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This project provides opportunities for local children of all abilities, and from all backgrounds, to explore, experience and learn from the Classical world through a range of activities delivered within student-led after-school Classics clubs. The sessions are based on our internationally-renowned research in Classical archaeology and ancient history and introduce the study of Latin in the context of life at a local level. A key aim is to raise awareness that studying the ancient world and languages need not simply be done in order to gain a language qualification but can be embedded within many areas of the curriculum and can benefit pupils in many ways. This work builds on nationally recognised and award-winning school and community projects within the School of Archaeology and Ancient History (SAAH), which build confidence in students and embed employability within and alongside the University curriculum, while simultaneously promoting Widening Participation.
Since 2014 pupils at five local schools have been introduced to Latin and life in ancient Leicester by teams of student volunteers. The project, initially funded as an enterprise venture by the University and now with a grant from Classics for All, aims to disseminate SAAH research in the community, as well as improving academic achievement and awareness of access to university education; 96 children took part last year (70 pupils from three schools enjoyed the pilot project the previous year). The schools have had the opportunity to explore dig boxes and try on Roman armour, as well as meeting characters from Leicester’s past inspired by signed objects now in Jewry Wall Museum, including Marcus the centurion, Verecunda the dancing girl and Lucius the gladiator.
The volunteers have been led by Roman guide Cori the Rat (above, created, along with all the other characters, by PhD student Giacomo Savani) and by postgraduate supervisors in delivering sessions on curse tablets, togas, life in the army and tombstones, amongst others. A session on burial practices and the underworld, designed by one of the supervisors, proved particularly popular, with the pupils at Fullhurst Community College adding a local identity to the grave in question. The sessions are informed by recent excavations in Leicester carried out by University of Leicester Archaeological Services (ULAS). All activities include information on how pupils can become involved in and gain access to local projects, through participation in Young Archaeologists Club (http://www.yac-uk.org/) and visits to sites such as Jewry Wall (https://www.leicester.gov.uk/leisure-and-culture/museums-and-galleries/our-venues/jewry-wall-museum/) and Market Harborough Museum (which displays the Hallaton material)(http://www.leics.gov.uk/harboroughmuseum)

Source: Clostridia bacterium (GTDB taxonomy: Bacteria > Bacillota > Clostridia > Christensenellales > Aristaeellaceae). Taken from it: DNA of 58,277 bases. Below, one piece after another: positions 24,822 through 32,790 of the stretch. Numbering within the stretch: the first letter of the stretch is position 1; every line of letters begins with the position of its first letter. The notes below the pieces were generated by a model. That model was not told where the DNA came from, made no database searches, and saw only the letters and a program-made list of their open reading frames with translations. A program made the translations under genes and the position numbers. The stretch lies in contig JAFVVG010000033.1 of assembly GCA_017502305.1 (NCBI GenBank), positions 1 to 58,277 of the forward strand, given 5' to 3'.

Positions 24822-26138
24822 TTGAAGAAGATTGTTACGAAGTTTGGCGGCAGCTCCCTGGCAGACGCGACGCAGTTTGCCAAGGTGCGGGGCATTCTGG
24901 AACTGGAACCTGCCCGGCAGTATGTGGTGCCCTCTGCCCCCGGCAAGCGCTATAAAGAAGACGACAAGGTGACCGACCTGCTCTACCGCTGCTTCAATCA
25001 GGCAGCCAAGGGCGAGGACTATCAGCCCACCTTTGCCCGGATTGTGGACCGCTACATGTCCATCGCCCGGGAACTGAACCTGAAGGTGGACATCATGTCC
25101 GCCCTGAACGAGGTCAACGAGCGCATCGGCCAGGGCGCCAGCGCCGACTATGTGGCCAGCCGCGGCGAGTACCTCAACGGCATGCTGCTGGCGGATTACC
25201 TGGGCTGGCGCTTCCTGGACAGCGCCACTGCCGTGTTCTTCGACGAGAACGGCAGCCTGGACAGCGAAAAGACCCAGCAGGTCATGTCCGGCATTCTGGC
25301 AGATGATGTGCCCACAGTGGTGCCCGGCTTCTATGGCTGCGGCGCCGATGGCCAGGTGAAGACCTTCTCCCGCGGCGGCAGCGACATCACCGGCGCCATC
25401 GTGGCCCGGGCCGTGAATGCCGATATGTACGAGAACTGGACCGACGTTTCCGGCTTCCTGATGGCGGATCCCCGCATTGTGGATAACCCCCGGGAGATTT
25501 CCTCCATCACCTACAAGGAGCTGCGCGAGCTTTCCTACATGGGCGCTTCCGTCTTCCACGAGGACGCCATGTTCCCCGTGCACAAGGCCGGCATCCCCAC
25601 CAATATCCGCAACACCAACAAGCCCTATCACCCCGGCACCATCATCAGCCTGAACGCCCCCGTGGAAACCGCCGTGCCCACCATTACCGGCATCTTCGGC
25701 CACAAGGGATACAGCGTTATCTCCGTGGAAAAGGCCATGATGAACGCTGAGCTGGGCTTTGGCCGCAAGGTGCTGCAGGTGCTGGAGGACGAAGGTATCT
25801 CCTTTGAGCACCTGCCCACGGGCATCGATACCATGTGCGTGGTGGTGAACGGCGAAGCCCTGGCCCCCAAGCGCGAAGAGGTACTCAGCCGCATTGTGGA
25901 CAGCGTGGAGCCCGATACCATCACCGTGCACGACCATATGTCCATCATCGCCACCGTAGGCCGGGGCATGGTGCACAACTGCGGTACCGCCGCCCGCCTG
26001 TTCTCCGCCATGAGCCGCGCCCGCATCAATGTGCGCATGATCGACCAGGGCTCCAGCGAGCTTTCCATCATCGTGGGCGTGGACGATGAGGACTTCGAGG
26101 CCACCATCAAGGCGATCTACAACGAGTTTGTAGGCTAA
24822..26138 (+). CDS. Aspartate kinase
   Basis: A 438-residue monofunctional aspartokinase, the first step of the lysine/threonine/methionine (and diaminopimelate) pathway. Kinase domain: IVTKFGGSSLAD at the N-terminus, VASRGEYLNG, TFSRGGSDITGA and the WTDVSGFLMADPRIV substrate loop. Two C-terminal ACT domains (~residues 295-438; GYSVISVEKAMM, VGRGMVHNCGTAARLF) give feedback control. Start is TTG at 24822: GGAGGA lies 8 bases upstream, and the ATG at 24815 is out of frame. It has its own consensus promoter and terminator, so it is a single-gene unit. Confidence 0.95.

to encourage life-long engagement in the local community and its history. The aims of this project are closely tied to themes of activity identified in the University’s Strategic Plan (local impact; commitment to success built on partnership innovation and enterprise; culture of equality and social mobility) and to key themes identified in the Teaching Excellence Framework (Nov 2015)(including 20% increase in BME students going into Higher Education).
Resource packs for teachers, based on SAAH research in Roman archaeology, have been designed by Jane Ainsworth (Project Manager) and Katherine Taylor (Project Coordinator) to support the clubs which will allow teachers to run sessions themselves; these have been very well received by pupils, teachers, volunteers and supervisors. We have also collaborated with Languages at Leicester (http://www2.le.ac.uk/departments/modern-languages/lal) to develop a summer school in Latin, which can be taken by volunteers who wish to take on supervisory roles within the project as well as teachers from local schools and the wider public; these initiatives will help to ensure that the project is sustainable long term.
Feedback for the sessions has been very positive; when asked what they would change, primary pupils from Overdale School said, “Nothing. It’s too good” reiterated by the senior girls at Leicester High School, “Nothing but want more time!!”. Students at Lancaster School were particularly struck by expert instructions on Roman warfare, and responded in correct form to a barbarian attack while wearing their own personalised helmets.
In 2017 we will be running sessions for pupils who would like to continue learning Latin, while continuing with the starter sessions for new pupils. Two more schools will also be joining the consortium, with Leicester High School and Lutterworth College collaborating for some sessions. Longer term we are planning to establish at least one cross-school GCSE group, with the University of Leicester serving as a hub to support the teaching of Classics and archaeology in Leicester and the surrounding area.
The project, led by Sarah Scott and managed and coordinated by Jane Ainsworth and Katherine Taylor, would not be possible without the commitment and enthusiasm of supervisors, volunteers and the staff at the schools involved: Lancaster School, Overdale School, Leicester High School, Fullhurst College, Folville School, Slater Primary School and Lutterworth College. We are also grateful to the Jewry Wall Museum, University of Leicester Archaeological Services and Classics for All for their continued support and encouragement.